The legal capacity of a foreigner shall be determined according to the law under the laws of the country where they are a citizen (Article 466.1, CCP 2015)

The legal capacity of a foreign agency or organisation shall be determined according to the laws of the country where such agency is established (Article 467, CCP 2015).

The application of foreign laws to assess the legal signing capacity of the signatories must also comply with the provisions of Article 481, CCP 2015, on selecting and providing foreign laws to apply to the civil dispute resolution involving foreign elements.

When assessing the legal capacity of Vietnamese individuals, businesses, and organisations, the Court must take into consideration the relevant requirements by the Criminal Code, Law on Enterprises, and other relevant legislative codes.

The arbitral awards that failed to gain recognition due to this reason are the second most abundant in the database with 40% of the total non-recognitions.

Reason 2: The individuals, businesses, and organisations as judgement debtors are not instructed in a timely, appropriate manner on the procedure of appointing an arbitrator and dispute resolution at an international arbitration centre or are hindered from exercising their litigation rights due to other reasonable grounds

This reason is often invoked to deny foreign arbitral awards when the judgement debtors fail to receive a fair chance to present their case. The judgement debtor thence has to prove that they were deprived of the right to a fair trial at the international arbitration centre. This situation includes the following scenarios:

The judgement debtor was not noticed about the appointment of an arbitrator, or

The judgement debtor was not noticed about the arbitration procedure, or

The judgement debtor was not able to present their case.

The type of notice on the arbitrator appointment, arbitration procedure, or arbitration session is governed by the arbitration rules selected by the parties involved in the arbitration agreement. The Vietnamese CCP’s regulations on notices and announcements shall not apply to foreign arbitral awards.

The arbitral awards that failed to gain recognition due to this reason are the second most abundant in the database with 40% of the total non-recognitions.

Reason 3: The international arbitration centre comprises members or dispute resolution procedures that are not in compliance with the arbitration agreement or the law of the jurisdiction where the international arbitrator announces their decision, if the arbitration agreement fails to set out provisions for these situations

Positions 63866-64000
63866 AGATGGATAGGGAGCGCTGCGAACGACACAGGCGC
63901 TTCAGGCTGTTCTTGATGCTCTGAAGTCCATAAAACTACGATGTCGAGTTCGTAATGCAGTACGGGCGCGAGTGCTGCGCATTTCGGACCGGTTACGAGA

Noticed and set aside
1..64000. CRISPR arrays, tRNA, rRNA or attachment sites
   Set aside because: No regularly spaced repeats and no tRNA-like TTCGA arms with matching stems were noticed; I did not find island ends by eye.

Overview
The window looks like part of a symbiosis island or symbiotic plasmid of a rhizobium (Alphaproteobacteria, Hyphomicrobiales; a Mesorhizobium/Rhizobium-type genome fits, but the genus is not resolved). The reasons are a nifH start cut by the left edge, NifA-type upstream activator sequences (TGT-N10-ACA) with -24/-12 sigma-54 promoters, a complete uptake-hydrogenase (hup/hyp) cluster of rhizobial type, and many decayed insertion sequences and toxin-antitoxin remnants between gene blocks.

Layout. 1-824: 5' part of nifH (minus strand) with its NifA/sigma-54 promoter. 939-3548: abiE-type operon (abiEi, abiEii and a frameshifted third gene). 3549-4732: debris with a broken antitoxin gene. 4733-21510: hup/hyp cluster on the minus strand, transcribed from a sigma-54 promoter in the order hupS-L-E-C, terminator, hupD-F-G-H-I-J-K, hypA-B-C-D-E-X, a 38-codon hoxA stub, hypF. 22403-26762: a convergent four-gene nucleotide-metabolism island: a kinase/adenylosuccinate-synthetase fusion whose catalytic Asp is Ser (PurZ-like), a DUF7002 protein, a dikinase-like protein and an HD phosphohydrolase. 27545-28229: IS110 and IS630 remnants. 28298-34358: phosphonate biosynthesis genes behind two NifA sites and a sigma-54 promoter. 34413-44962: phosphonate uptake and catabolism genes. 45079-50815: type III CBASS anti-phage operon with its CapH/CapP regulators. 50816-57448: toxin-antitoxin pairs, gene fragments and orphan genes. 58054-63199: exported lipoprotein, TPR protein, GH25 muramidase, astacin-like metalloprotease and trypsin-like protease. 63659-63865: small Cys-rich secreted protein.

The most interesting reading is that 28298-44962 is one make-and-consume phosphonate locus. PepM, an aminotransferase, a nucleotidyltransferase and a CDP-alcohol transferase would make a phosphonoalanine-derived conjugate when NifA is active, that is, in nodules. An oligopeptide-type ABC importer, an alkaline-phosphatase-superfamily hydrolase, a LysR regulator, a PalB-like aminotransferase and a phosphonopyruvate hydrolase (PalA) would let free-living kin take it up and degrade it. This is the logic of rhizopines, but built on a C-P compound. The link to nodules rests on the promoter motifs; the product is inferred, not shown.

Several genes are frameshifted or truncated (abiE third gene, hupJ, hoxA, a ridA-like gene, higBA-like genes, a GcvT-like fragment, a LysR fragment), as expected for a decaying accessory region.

Article 459.1(đ), CCP 2015 (Article 370.1(đ), CCP 2004, amended and supplemented in 2011) provides that a judgement or arbitral award can be denied due to violations committed by (i) members of the Arbitration Tribunal, or (ii) arbitration procedure.

Regarding the arbitration tribunal members, the provisions of Article 459.1(đ), CCP 2015 apply if one party has been deprived of the rights to appoint an arbitrator or to request arbitration tribunal members suitable with the parties’ arbitration agreement to resolve their resolution. To determine whether or not violations had occurred, the Court has to base upon: (i) the arbitration agreement, or (ii) if said agreement does not provide any stipulations, the law under the laws of the country where the arbitration was executed will be the basis.

Regarding the protocol, the provisions of Article 459.1(đ), CCP 2015 apply if one party has been deprived of an arbitration procedure under the agreement established by the relevant parties. This basis is similar to the basis provided for the annulment of domestic arbitral awards, as stated by Article 68.2(b), the Vietnamese Law on Commercial Arbitration. However, one needs to note that the legal basis for the assessment of arbitration procedure’s legality is grounded in the agreement made and signed by the relevant parties, the rules of arbitration by the foreign arbitration centre, the law regarding arbitration in the country where the parties agreed to formalise their commitment, not the typical litigation procedures under the Vietnamese CCP.

The arbitral awards that failed to gain recognition due to this reason are the third most abundant in the database with 33.4% of the total non-recognitions.